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The last time I did photography I was in high school, shooting black and white photos on film with an old, fully manual Nikkormat, and developing and enlarging them by hand.

The world of photography has changed a bit since then (even then, it was pretty retro to have a fully manual camera). I'd like to get back into it, but I'm not sure where to start. Are there any good resources for learning about modern digital photography, helping pick a camera, and learning about the basics of composition, light, color, post-processing, and the like?

Some particular areas I'm interested in are scenic photography, urban and architectural photography, outdoor action photography, and nighttime photography, in case that helps focus the answers (though I realize that is a rather broad set of interests).

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I know that you specifically mention learning digital photography, but I want to make sure you realize you don't have to go digital! I have some friends who shoot only film, and take some wonderful shots. Some use modern technology to post process, and many integrate the features of both to produce wonderful images. One of my favorite analog photographers is Caleb Charland, whose work inspired me to get back into photography, can be seen here: calebcharland.com –  BBischof Oct 16 '10 at 21:14
    
@BBischof Oh, of course you can still do film photography. But I feel that given the sorts of things I want to do, digital will be more convenient. I don't have ready access to a darkroom, film is expensive and increasingly hard to find, and you're a bit more limited in the number of photos you can conveniently take in one go. Thank you for the link, though, those are some wonderful photos. –  Brian Campbell Oct 17 '10 at 14:58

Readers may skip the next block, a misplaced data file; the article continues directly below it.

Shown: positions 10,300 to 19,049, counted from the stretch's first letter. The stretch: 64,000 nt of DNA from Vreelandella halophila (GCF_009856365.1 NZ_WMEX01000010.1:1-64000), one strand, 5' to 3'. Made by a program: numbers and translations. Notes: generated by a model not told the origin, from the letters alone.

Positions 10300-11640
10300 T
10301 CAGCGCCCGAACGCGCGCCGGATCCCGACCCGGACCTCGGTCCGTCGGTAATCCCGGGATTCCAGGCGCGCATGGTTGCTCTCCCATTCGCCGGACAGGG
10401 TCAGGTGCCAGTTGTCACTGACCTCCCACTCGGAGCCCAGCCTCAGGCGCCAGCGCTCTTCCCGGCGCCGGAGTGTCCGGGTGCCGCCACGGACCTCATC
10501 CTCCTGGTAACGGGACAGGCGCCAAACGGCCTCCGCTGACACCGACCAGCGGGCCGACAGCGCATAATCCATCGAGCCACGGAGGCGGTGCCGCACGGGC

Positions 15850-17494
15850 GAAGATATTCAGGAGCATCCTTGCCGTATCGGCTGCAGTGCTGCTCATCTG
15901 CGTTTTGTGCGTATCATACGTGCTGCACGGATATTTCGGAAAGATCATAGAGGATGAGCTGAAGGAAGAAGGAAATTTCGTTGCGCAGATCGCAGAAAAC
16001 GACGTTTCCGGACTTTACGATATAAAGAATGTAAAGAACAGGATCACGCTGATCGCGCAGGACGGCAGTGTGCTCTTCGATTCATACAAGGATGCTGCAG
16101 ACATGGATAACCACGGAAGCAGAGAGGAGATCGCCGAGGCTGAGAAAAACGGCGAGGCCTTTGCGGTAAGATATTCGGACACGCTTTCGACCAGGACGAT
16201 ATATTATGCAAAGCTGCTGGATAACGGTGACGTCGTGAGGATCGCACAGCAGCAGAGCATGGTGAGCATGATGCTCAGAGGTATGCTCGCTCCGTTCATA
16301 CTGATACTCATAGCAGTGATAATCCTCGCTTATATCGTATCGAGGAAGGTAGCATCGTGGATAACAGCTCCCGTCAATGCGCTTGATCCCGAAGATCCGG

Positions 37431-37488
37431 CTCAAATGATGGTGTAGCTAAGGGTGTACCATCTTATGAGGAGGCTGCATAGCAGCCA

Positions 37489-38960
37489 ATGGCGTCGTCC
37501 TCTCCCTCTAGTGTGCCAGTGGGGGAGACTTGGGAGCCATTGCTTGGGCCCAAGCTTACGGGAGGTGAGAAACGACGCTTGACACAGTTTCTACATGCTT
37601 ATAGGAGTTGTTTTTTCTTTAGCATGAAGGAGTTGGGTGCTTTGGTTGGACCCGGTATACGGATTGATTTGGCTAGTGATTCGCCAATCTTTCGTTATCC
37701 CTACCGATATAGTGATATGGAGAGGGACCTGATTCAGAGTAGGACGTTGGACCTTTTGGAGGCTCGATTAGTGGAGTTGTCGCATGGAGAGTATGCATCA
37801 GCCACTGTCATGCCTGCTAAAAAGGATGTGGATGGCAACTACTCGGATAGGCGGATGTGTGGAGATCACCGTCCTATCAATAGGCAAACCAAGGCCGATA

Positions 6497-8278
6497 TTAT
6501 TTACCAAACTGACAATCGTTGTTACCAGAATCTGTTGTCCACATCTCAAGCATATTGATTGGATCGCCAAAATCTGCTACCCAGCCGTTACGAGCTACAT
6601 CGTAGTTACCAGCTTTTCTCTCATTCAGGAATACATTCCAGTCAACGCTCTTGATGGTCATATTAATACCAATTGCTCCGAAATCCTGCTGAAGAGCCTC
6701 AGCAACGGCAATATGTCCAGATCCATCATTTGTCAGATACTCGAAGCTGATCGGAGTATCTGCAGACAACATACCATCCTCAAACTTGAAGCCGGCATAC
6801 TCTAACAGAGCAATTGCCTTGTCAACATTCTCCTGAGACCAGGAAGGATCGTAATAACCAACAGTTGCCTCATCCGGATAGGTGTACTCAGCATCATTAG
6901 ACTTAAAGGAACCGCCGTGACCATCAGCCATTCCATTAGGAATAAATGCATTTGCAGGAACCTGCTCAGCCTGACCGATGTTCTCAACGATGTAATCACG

3 Answers 3

up vote 9 down vote accepted

First off, throw away all the advice about what make of camera to buy, photography is a creative act, not a tribal loyalty..
The plain and simple truth is that great photographs are made with all major makes of camera. What matters is to find a camera that fits you, ergonomically and emotionally (and financially). You can only do that by trying out a camera in your hand. So go and haunt your local camera dealers.

Then join a camera club. You will find that their competitions, exhibitions and social activities are an enormous source of stimulus and encouragement. There you will learn that photography is a creative act, that the camera club recognises and rewards creativity, not the brand of camera you carry.

Buy some books about creative photography. Here are some ideas:
Photography and the Art of Seeing by Freeman Patterson
The Photograper's Eye, Design and Composition by Michael Freeman
Learning to See Creatively by Bryan Peterson

You will need some software tools to perform three basic tasks
1) Capture/transfer your photos (usually comes with your camera)
2) enhance and manipulate your photos (Photoshop, Gimp etc)
4) organise your photo collection (Picasa is a low cost way of doing this)

Your photo collection will grow quickly and then you will need to think carefully about storage space and backup procedures.

Photographs must of course be seen so it is worth investing in the very best screen that you can afford.

Finally your good photos should be exhibited, at the very least in your home. That means printing. But you can delay the decision about printing equipment since there are so many reasonably priced printing shops.

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The first step is obviously going to be to get a camera, and if you've still got your old lenses, then it may be worth looking at Nikon's entry level DSLRs, although I understand there are some compatibility issues with older lenses.